The sun is just beginning to glow majestically above the horizon as we walk to the boat called “The Dauntless” which will transport all the swimmers to the Bay Bridge. The plan is to jump underneath the Bay Bridge with pods of similar speeds, guided by a dedicated Zodiac pilot and, once we reach Aquatic Park we’ll be reunited with our kayakers and on our own. As each swimmer boards the boat we are checked off a list. Bundled up in our long swim jackets and woolen hats we take our seats on the 45 foot cruiser. All the swimmers are giddy with excitement and adrenalin. We all LOVE this part. Some swimmers get upbeat and silly, others are quiet and focused. I’m in the former camp – happy and very chatty.
The Bay looks eerily calm as we motor out of the Hyde Street Pier towards the Bay Bridge. Not a breath of air, or ripple in the water. It’s too good to be true, because we all know that conditions change dramatically west of the Golden Gate Bridge. But that’s all part of the fun.
As we pass the San Francisco Ferry Building, it’s time for me to get ready. I take off my warm woolen hat and put my swim cap on, tucking a Gu inside the cap just in case I need an emergency “pick me up.” Goggles. Check. Earplugs. Check.
Pod 1 jumps in. 5 minutes later it’s my pod’s turn. One by one we jump off the stern of the boat. I love this part. I hold my goggles to my face… and… jump. Woo! My head pushes through the surface of the 55 degree water. I swim a few yards towards the South tower of the Bay Bridge and touch the barnacle-ridden West Tower with my hand. My swim has officially begun!
I look behind me and wait as each of my 4 pod members do the same and begin swimming along the San Francisco waterfront. I pass the Ferry Building, Coit Tower, and aim towards Alcatraz to bring me further out into the shipping channel and into stronger currents. It’s a GLORIOUS morning and I feel so strong. I continue swimming when all of a sudden my right arm begins to sting. Really sting. The pain increases and I stop to look. A massive, basketball-sized orange-brown Pacific Sea Nettle floats past me. They look so beautiful and so harmless but they hurt SO much.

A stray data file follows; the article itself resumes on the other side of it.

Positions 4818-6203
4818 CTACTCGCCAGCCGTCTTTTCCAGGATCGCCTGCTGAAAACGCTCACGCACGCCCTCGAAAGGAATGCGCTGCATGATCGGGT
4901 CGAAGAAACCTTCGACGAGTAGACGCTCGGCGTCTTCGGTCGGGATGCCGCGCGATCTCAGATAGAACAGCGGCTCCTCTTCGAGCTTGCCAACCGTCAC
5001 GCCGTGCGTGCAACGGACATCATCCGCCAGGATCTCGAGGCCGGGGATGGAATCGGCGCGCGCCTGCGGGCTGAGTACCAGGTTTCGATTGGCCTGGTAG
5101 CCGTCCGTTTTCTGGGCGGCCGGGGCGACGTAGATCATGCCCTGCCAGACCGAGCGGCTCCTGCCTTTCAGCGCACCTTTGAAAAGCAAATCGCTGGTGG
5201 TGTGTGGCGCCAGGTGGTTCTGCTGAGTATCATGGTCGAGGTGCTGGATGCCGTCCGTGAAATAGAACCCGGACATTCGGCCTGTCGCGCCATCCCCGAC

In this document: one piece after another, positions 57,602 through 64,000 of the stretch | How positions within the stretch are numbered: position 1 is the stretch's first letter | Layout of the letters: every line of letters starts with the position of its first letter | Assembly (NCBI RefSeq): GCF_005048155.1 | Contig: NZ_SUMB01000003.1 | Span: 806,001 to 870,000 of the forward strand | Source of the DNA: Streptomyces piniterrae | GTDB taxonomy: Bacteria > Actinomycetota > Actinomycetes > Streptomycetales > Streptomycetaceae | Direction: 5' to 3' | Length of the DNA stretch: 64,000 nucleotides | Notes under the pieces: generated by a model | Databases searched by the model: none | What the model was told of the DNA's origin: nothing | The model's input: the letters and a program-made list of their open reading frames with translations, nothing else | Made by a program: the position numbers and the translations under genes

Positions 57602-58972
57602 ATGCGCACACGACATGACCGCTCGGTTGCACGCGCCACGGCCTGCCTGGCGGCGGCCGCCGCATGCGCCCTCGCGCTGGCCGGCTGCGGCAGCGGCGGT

I continue swimming. As I turn the corner by Fisherman’s Wharf, I see the kayakers lined up across the water. I feel really strong and move towards the kayakers… I spot Joe, smile and swim towards him.
Swimming up to the kayak, I waste no time. Joe hands me my warm Perpetuem and I drink as much as possible in 10 seconds. Although the water feels comfortable at 55 degrees I have to keep moving to stay warm. I swim towards the Golden Gate Bridge. It seems to take forever to get closer… it’s literally glowing in the morning sunrise and it’s absolutely beautiful.
Joe catches my attention as a sea lion swims beside me. I simply love it when one of my pinniped buddies “escorts” me during my swims. I notice as he pokes his nose out of the water and glides effortlessly beside me.
With the Golden Gate Bridge only a couple hundred yards away, I feel the ebb begin to rev its engine significantly. My body feels like it’s lying on a supercharged conveyor belt as the water moves at an impressive 3.8 knots. The waves are quickly increasing in size and, as the water begins to come alive, I feel the adrenalin shoot through my body, making me swim faster. I have only 3 miles left to swim.
Suddenly, I hear one of the Zodiac pilots yelling at Joe through the wind. Apparently we’re too far north and I need to be repositioned. The Zodiac pilot pulls me onto the boat as the waves crash into the boat. I need to get in the water as soon as possible because soon, very soon, my frozen body will begin to shiver as I “thaw.” I slouch into the rubber boat away from the wind and wrap myself in a woolen blanket. As the Zodiac zips across the water, every time we hit a wave my body elevates about 1 foot. The pilot waits for Joe to kayak over to me and instructs me to jump. 3-2-1 I jump. Joe is right beside me as the water swirls furiously around me. Almost immediately I’m stung once again by a sea nettle. I stop briefly as I grab my right leg in pain. I swim another 50 yards and I soon feel a large warm mass bump against my torso. Probably just a seal I tell myself, and swim on.
The waves are now 6 feet and I watch as Joe launches off the top of the waves in his kayak. Conditions are always rough outside the Golden Gate Bridge, which I normally don’t mind, but today is different. I need to make a beach landing on Ocean Beach.
I see the Cliff House restaurant on my left and have only 200 yards left to swim around the corner to the beach. I stop for my 4th “feeding” of Perpetuem and consult with Joe. I want to finish this swim on the beach – face my fear of being held under by massive waves, but I have to sensible. The waves are now cresting at 8-10 feet.
Joe and I decide it’s not worth it. And I agree.
Often times it’s about the journey, not the goal. And today, it was quite the journey.